in paragraphs 123 and 125 of the complaint are stated as a mere
conclusion of law. Her repetition and reallegation of
paragraphs 13 through 118 add nothing of substance to the
claim. The remaining allegations pertaining to this claim,
contained in paragraphs 126 through 128, merely request
particular relief. It cannot be said that these allegations
sufficiently put defendants on notice of their actions so that
they may form a responsive pleading. Accordingly, this claim is
dismissed pursuant to Fed.R.Civ.P. 12(b)(6). See Toomey v.
Wickwire Spencer Steel Co., 3 F.R.D. 243 (S.D.N.Y. 1942)
(dismissing complaint where it set forth a "hazy mass of
conclusions" without any plain statement of the facts upon
which the claim was based).
Section 1964(c) of the RICO statute authorizes a private
cause of action for "[a]ny person injured in his business or
property by reason of a violation of section 1962." 18 U.S.C. § 1964(c).
To state a claim for damages under section 1964(c),
a plaintiff must first allege a violation of the substantive
RICO statute, 18 U.S.C. § 1962(a)-(c). Under § 1962(a)-(c),
plaintiff must allege "(1) that the defendant (2) through the
commission of two or more acts (3) constituting a `pattern' (4)
of `racketeering activity' (5) directly or indirectly invests
in, maintains an interest in, or participates in (6) an
`enterprise' (7) the activities of which affect interstate or
foreign commerce." Moss v. Morgan Stanley, Inc., 719 F.2d 5, 17
(2d Cir. 1983), cert. denied, 465 U.S. 1025, 104 S.Ct. 1280, 79
L.Ed.2d 684 (1984).
The pattern requirement is a common thread in all three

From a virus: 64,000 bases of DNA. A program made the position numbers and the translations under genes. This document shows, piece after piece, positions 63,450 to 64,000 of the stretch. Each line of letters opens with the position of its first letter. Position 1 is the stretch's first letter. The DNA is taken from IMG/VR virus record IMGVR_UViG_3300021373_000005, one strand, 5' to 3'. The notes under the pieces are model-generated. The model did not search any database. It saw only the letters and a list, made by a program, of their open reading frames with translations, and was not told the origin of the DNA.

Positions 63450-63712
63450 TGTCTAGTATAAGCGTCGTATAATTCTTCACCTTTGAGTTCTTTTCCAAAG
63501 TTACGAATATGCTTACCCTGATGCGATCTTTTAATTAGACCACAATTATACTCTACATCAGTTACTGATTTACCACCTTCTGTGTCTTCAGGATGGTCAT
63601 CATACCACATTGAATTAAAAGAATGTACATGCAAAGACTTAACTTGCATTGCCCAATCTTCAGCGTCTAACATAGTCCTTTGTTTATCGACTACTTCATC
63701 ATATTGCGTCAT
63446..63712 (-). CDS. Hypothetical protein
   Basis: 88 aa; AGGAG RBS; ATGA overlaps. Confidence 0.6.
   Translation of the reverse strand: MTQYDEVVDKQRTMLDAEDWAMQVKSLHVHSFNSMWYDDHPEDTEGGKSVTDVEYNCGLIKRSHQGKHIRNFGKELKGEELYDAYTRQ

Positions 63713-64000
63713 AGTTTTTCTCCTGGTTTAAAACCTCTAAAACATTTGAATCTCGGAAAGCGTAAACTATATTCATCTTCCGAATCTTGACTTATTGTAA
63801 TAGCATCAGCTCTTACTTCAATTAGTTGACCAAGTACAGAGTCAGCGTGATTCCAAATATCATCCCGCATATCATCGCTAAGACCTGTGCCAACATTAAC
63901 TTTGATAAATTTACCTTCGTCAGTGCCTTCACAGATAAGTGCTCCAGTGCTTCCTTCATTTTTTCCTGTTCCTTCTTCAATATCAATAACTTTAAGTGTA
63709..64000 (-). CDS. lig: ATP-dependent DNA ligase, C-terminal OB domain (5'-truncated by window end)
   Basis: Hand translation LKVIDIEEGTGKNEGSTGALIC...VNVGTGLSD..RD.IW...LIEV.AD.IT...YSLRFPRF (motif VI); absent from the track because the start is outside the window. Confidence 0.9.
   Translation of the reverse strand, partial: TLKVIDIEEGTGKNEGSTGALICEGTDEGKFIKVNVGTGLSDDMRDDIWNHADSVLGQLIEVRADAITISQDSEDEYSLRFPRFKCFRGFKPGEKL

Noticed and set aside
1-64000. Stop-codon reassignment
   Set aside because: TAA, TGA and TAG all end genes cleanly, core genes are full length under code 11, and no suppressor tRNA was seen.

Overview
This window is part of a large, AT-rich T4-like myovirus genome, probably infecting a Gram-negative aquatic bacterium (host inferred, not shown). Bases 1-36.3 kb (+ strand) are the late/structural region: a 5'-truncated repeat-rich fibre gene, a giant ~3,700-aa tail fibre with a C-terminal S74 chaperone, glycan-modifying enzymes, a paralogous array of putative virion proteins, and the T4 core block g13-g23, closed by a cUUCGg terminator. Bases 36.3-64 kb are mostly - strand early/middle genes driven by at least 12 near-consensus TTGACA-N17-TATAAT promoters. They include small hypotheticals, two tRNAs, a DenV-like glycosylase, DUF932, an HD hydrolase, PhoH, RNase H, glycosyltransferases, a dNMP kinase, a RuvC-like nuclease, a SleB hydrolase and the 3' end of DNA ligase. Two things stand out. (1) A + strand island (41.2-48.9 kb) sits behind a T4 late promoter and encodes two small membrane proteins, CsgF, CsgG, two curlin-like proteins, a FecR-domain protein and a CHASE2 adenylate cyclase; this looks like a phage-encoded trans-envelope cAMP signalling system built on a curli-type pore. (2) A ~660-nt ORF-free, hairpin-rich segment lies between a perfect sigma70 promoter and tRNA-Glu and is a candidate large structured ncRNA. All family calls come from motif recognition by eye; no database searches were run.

sections of the criminal RICO statute:
(a) It shall be unlawful for any person who has
received any income derived, directly or
indirectly, from a pattern of racketeering
activity . . . to use or invest . . . any part of
such income, or the proceeds of such income, in
acquisition of any interest in . . . any
enterprise. . . .
(b) It shall be unlawful for any person through a
pattern of racketeering activity . . . to acquire
or maintain . . . any interest in or control of
any enterprise. . . .
(c) It shall be unlawful for any person employed
by or associated with any enterprise . . . to
conduct or participate . . . in the conduct of
such enterprise's affairs through a pattern of
racketeering activity. . . .
18 U.S.C. § 1962.
In Sedima, S.P.R.L. v. Imrex Co., 473 U.S. 479, 496 n. 14,
105 S.Ct. 3275, 3285 n. 14, 87 L.Ed.2d 346 (1985), the Supreme
Court indicated that two predicate acts may not be sufficient
to establish a pattern of racketeering activity within the
meaning of § 1962 where the "factor of continuity plus
relationship which combines to produce a pattern" is missing.
See also Beauford v. Helmsley, 865 F.2d 1386, 1391 (2d Cir.),
vacated and remanded, ___ U.S. ___, 109 S.Ct. 3236, 106 L.Ed.2d
584 (1989), reaffirmed, ___ U.S. ___, 110 S.Ct. 539, 107
L.Ed.2d 537 (1989); United States v. Indelicato, 865 F.2d 1370
(2d Cir. 1989).*fn3
A pattern is established for RICO purposes where the
predicate acts "themselves amount to, or . . . otherwise
constitute a threat of, continuing racketeering activity." H.J.
Inc. v. Northwestern Bell Telephone Co., ___ U.S. ___, 109
S.Ct. 2893, 2901, 106 L.Ed.2d 195 (1989) (emphasis in
original). The Supreme Court in H.J. Inc. explained that
predicate acts extending over a few weeks or months and
threatening no future criminal conduct do not satisfy the
pattern requirement. Id. 109 S.Ct. at 2902. In this case,
plaintiff alleges a single predicate transaction, i.e., that
the agreed upon compensation which LLL & M offered and
defendants Moskovitz, Schiller and Young accepted to breach
their partnership agreement and transfer certain client
accounts from their former firm to
LLL & M constituted commercial bribery. Plaintiff alleges no